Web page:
One Night in Heaven....:)

Kids rolling over my head and tummy at 5.30 in the morning, yelling get up Mum, get up and play with me.  Kids not going to sleep when I want them to, leaving me with only enough time to clean up the house before going to bed myself.  A week of my husband working late at night meant no time out for me.   So I booked myself into the Hilton for a night and was lucky enough to take another Mum with me.

Ironically, I was sad to leave my family.  My husband had to push me, and the small blue back pack I carried, out the door. I took the train to the hotel and in the ultra modern room with twin beds I lay back against two soft pillows and listened to the hum of the air-conditioner’s white noise.  The only noise I could hear.  The silence enveloped me like a hug.   My friend arrived and my sadness disappeared. 

We dined at Wagamama’s and talked unhurriedly and without interruption.  I flipped through books in Kinokiniya like a kid in a candy store.  We shared, with complete relish, a desert of toffee soufflĂ©, brownie icecream and Spanish churizos.  I had a sense as I went to sleep that night, that home was a good, secure place, a place where my family was, a place where I could be myself and feel completely and utterly loved.  It was good to come away and give myself that perspective.

The real feeling of rest did not come until the next morning.  I woke without being pounced on.  A novelty I could get used to.  I did ten laps and lazed around in the spa. I could get used to that too.  Later, after I read the newspaper (without it being flicked or ripped away from me) over a truly five star buffet breakfast, I felt bliss begin to creep into my body.   But it was after we meditated that I sighed and relaxed.  I wished I had started my stay with meditation for it filled my bones with rest.  Ahhhhh.  To feel rested.  I wished I had another night but it was enough for now to know that a spell away was exactly what I’d needed. 

Rejuvenation is a priority

The words Time Management used to send a chill up my spine.  Too corporate.  Too much about lists, about carving up chunks of time into smaller and smaller pieces.  Serendipitously, this last week I’ve been blessed to read Balanced Living for Busy Baha’is by Catherine Brooker and listen to a webinaire on Time Management for Mother Writers, hosted by SheWrites and presented by Rebecca Rodskog.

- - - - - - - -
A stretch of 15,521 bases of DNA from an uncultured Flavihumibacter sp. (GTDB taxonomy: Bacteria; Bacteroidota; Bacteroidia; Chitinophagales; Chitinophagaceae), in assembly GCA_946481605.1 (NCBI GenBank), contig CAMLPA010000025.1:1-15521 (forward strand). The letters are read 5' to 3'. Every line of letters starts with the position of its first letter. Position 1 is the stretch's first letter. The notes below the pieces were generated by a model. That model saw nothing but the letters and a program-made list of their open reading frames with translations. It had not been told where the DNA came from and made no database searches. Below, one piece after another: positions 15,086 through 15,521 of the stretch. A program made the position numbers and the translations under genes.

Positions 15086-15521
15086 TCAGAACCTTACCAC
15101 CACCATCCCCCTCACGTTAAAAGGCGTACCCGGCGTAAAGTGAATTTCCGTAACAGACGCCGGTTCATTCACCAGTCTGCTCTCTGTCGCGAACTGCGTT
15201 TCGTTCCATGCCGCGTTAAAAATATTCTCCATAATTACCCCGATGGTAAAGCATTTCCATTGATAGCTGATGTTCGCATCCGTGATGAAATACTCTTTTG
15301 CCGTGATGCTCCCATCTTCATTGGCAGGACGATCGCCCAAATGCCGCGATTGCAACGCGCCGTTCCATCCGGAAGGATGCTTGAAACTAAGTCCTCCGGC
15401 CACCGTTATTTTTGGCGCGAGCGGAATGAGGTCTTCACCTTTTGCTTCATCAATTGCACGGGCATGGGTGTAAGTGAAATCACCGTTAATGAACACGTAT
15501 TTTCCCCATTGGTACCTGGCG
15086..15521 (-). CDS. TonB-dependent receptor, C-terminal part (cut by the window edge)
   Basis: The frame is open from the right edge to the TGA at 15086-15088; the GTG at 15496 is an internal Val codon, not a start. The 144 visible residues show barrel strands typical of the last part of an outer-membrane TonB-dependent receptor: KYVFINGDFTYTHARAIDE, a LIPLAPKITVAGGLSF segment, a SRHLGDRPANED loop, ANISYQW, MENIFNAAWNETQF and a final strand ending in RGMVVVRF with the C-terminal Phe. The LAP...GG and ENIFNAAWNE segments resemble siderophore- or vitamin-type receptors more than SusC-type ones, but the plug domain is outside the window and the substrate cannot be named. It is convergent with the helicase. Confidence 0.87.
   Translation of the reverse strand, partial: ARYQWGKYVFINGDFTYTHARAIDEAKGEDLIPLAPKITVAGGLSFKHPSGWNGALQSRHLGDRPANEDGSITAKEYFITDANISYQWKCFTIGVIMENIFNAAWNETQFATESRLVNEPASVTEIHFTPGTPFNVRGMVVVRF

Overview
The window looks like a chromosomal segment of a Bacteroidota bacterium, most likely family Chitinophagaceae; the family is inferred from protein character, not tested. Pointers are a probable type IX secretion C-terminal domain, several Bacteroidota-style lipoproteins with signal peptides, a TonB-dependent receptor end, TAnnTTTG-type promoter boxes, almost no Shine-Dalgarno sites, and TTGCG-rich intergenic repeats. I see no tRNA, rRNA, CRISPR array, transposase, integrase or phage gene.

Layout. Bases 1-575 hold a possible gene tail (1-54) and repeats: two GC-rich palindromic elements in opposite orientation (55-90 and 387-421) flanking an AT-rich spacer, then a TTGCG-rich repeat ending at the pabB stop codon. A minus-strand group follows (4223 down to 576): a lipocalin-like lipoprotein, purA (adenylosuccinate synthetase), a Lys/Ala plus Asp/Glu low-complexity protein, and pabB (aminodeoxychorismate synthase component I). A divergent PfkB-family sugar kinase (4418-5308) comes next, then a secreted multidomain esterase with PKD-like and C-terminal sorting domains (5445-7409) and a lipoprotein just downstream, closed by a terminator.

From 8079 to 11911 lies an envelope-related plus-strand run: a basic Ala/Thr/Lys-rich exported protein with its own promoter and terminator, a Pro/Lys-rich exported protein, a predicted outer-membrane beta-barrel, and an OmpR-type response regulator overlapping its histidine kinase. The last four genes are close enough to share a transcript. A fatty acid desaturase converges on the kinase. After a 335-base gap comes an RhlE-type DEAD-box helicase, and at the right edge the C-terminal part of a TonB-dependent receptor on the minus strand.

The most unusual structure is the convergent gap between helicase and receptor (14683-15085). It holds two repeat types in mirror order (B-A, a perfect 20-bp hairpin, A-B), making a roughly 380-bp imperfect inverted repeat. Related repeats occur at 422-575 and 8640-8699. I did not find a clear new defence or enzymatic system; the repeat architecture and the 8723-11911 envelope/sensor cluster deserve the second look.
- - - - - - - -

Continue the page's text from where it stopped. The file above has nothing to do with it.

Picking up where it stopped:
What struck me most powerfully was that ‘to do’ lists need to come from ‘to be’ lists.  First I needed to know what was most important for me in my life, what were my priorities.  When it came to mothering, I realised I wanted to be relaxed, stress-free, creative and fun.  I observed that when I put too much into my day, when I was trying to do too much I became stressed and far more likely to get angry with the children. 

Instead of Time Management being about getting more done in my day, it became about what will help me to be as relaxed and creative as possible.  On a practical level it meant packing bags, lunches etc, the night before, not doing laundry in the morning, so that my morning had as few things to do as possible.  It meant being realistic about how long things take to do with children.  It’s a ten minute walk to the preschool – for me.  This included pestering and prodding my daughter to walk faster and stop dawdling, with me getting more and more irritated that we’d be late.  When I realised it was a twenty minute walk for her, allowing for her pace, for walking on fences and picking up leaves, then we all arrived at school feeling relaxed. 

Rejuvenation is also key to keeping relaxed.  Many of us are putting 80%, if not more of our time into our family.  That level of care is not sustainable unless we also make rejuvenation a priority for ourselves.  I suggest a zestful activity twice a week but if this is not going to be possible, once will suffice.

Most importantly, once you’ve planned a time for yourself, let your partner and kids know when it will occur and get their support.  That time is carved out for you.  Commit to it and see how it makes this work that is mothering, not just sustainable but a place of ideas, of meditative moments, of whimsy and a conversation with the world at large.       J  (next week I blog about a banghra dance party)